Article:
A framework for classifying state involuntary commitment statutes

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Abstract

A typology for classifying state involuntary commitment statutes is described. The basis for classifying the statutes was the severity of the state criteria, the number of possible alternatives available for commitment purposes and, the need for evidence. Based on the classification system, an empirical analysis examined the relationship between the stringency levels of the commitment statutes and rates of admission to state and county hospitals. A log linear regression model was specified using admission rates as the dependent variable and a host of sociodemographic and other supply factors as independent variables. The results of the analysis support the hypothesis that states with stringent involuntary commitment statutes have fewer admissions to state and county hospitals. The typology used in this analysis has numerous public policy applications and can be updated easily as states change their statute criteria.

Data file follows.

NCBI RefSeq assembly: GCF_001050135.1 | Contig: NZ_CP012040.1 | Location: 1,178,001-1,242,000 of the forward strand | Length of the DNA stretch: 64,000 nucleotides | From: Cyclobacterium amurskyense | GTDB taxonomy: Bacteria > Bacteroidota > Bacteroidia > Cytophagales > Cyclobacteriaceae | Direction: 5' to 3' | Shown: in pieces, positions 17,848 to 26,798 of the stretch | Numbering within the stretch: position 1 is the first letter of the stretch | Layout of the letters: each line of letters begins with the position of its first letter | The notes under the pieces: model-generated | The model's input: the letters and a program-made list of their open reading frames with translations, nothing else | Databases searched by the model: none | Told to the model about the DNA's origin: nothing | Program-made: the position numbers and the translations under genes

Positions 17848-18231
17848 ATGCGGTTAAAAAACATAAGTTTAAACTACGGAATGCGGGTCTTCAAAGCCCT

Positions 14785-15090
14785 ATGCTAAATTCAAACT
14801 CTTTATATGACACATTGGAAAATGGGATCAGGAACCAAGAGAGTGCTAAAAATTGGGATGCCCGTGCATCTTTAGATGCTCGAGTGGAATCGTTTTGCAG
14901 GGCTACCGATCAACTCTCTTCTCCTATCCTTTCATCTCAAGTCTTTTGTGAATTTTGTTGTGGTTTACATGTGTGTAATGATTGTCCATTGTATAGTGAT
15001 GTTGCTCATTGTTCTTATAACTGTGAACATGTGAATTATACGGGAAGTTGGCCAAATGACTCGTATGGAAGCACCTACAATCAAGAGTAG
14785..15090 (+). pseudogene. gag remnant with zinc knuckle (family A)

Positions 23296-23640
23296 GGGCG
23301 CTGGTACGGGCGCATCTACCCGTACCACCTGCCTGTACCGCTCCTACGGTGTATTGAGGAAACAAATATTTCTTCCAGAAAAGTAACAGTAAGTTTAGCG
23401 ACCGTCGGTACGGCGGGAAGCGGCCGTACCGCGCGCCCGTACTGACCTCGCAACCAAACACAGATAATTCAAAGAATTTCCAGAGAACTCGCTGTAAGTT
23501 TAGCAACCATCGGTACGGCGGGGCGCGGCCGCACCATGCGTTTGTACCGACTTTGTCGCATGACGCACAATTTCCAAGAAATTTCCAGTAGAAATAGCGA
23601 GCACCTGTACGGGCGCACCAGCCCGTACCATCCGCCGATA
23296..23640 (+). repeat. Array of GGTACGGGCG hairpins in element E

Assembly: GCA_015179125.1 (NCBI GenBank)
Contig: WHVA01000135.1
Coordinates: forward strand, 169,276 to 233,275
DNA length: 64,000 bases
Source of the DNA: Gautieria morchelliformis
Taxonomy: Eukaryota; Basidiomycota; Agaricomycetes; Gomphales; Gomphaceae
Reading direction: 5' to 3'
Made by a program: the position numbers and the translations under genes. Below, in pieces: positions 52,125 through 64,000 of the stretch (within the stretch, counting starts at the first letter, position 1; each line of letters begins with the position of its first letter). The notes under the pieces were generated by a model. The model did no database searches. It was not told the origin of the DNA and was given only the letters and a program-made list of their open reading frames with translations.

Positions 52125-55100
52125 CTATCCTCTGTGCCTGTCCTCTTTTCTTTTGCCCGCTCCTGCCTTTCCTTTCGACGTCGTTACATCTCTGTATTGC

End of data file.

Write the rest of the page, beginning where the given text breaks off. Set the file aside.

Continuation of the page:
This research was supported by the National Institute of Mental Health's National Association of State Mental Health Policy Directors Fellows Program.